Yesterday, after 1 hour of listening to NPR news in the car, I was mad. I walked into the house and looked in the mirror at my tight eyes, furrowed brow, grumpy mouth. I am sure you know the feeling. And perhaps the look.
I don’t like it when I get that particular kind of mad.
It feels suspiciously like being a victim.
I prefer my tears for the migrant children taken from their parents, or the sick, sad feeling of heartbreak when I read of the diminishing environmental protections in our country.
An open heart is often a breaking heart and yet still, it is what I try hard to choose. This open heart allows me to melt at the beauty of the summer flowers and trees. It lets me feel wide open love for my nieces and nephews, and joy when the soccer players in Thailand are rescued.
My open heart lets me feel a sense of connection with many, many others—like you. Even sitting alone in my home in Portland, I know I am part of a giant, global web of caring.
- I watch the sit-in at the Portland ICE headquarters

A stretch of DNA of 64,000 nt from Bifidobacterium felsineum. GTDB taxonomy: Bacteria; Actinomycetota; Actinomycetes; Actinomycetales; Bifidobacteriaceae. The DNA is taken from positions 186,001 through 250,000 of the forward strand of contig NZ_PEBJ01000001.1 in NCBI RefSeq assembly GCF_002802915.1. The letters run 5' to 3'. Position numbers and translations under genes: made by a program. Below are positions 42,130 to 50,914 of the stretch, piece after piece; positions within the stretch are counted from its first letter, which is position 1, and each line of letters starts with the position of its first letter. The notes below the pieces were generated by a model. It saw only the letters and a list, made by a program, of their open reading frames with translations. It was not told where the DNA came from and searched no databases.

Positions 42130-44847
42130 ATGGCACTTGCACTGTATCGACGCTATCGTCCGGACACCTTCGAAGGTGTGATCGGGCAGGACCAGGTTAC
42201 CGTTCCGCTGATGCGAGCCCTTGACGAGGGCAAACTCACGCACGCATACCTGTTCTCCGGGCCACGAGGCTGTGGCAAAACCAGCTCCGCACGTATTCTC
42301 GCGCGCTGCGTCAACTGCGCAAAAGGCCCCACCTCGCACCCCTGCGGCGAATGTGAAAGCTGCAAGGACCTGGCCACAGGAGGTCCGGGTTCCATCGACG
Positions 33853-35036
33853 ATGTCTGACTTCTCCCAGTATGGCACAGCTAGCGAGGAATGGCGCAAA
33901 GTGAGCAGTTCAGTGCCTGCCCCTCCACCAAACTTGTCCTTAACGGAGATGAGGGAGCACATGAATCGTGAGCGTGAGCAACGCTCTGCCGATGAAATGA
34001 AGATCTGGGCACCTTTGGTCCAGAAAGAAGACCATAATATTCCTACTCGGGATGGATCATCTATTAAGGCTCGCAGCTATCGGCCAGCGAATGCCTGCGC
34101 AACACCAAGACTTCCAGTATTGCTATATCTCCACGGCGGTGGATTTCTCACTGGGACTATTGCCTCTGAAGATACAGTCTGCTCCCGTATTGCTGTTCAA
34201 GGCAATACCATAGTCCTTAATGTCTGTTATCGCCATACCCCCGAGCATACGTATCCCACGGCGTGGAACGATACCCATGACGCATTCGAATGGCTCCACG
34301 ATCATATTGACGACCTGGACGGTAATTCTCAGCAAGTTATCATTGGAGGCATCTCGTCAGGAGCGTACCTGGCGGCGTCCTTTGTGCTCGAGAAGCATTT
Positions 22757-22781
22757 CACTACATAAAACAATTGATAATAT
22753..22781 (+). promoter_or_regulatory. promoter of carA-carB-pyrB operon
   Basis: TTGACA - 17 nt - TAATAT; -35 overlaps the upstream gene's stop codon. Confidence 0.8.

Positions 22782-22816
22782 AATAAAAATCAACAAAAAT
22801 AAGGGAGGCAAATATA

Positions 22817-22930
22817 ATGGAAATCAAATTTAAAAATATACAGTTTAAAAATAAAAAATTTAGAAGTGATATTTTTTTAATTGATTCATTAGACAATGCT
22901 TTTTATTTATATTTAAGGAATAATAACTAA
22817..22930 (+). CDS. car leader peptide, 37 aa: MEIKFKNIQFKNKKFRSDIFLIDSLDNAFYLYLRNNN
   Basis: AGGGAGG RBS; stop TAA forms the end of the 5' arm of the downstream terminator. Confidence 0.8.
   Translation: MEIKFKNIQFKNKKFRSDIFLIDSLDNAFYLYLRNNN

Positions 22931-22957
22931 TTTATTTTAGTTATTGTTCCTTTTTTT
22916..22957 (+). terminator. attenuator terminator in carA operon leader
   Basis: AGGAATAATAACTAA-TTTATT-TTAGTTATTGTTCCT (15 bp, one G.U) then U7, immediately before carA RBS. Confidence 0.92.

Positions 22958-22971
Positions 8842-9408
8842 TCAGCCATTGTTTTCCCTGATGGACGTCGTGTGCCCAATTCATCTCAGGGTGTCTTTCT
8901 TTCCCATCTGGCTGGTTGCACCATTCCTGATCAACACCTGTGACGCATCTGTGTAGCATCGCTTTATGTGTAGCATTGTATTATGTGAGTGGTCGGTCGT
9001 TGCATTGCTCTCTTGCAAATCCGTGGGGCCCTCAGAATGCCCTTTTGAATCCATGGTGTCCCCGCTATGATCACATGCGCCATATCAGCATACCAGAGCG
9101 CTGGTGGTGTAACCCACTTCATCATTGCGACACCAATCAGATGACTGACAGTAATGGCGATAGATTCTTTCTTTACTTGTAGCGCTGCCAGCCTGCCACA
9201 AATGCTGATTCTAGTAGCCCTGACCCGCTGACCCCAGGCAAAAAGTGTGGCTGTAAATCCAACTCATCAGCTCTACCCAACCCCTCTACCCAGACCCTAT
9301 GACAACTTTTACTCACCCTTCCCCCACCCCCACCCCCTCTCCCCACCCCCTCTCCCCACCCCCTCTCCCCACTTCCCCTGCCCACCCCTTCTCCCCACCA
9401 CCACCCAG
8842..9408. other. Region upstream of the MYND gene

- The persons driving the newly released mother across the country to see her children
- I see a picture of a six year old girl who, with a lemonade stand, raised $3,000 for the separated families.
Yet, sometimes I find an open heart just isn’t enough.
A cancer diagnosis got me dreaming of Africa. In my time with the women of Mapusha I learned again and again that, what appear to be unsolvable problems often create the necessity for radical—out of the box—solutions. When I heard that their studio of 40 years was being repossessed by their beloved Catholic church, my anger became the fuel. I was galvanized into fundraising so we could build the new studio of their dreams.
Action is a sure fire cure for helplessness, the helplessness of the angry “victim.’” It can be the catalyst that moves us to become ever more fully part of a force for change.
The current climate in our country has inspired me to become a volunteer for Girls Inc. I am always heartened by these spunky 12 year olds. I am looking to work with a group giving immigrant children the chance to create art. I’m considering a Meetup for women who want to move their hopes into action. If you have some great hints as to how to transform anger into action—do share in the comments below or email me!
Of course you do your absolute best to find and hone and wield your divine gifts against the dark. You do your best to reach out tenderly to touch and elevate as many people as you can reach. You bring your naked love and defiant courage and salty grace to bear as much as you can, with all the attentiveness and humor you can muster; this is, after all, a miracle in which we live, and we ought to pay ferocious attention every moment, if possible.—Brian Doyle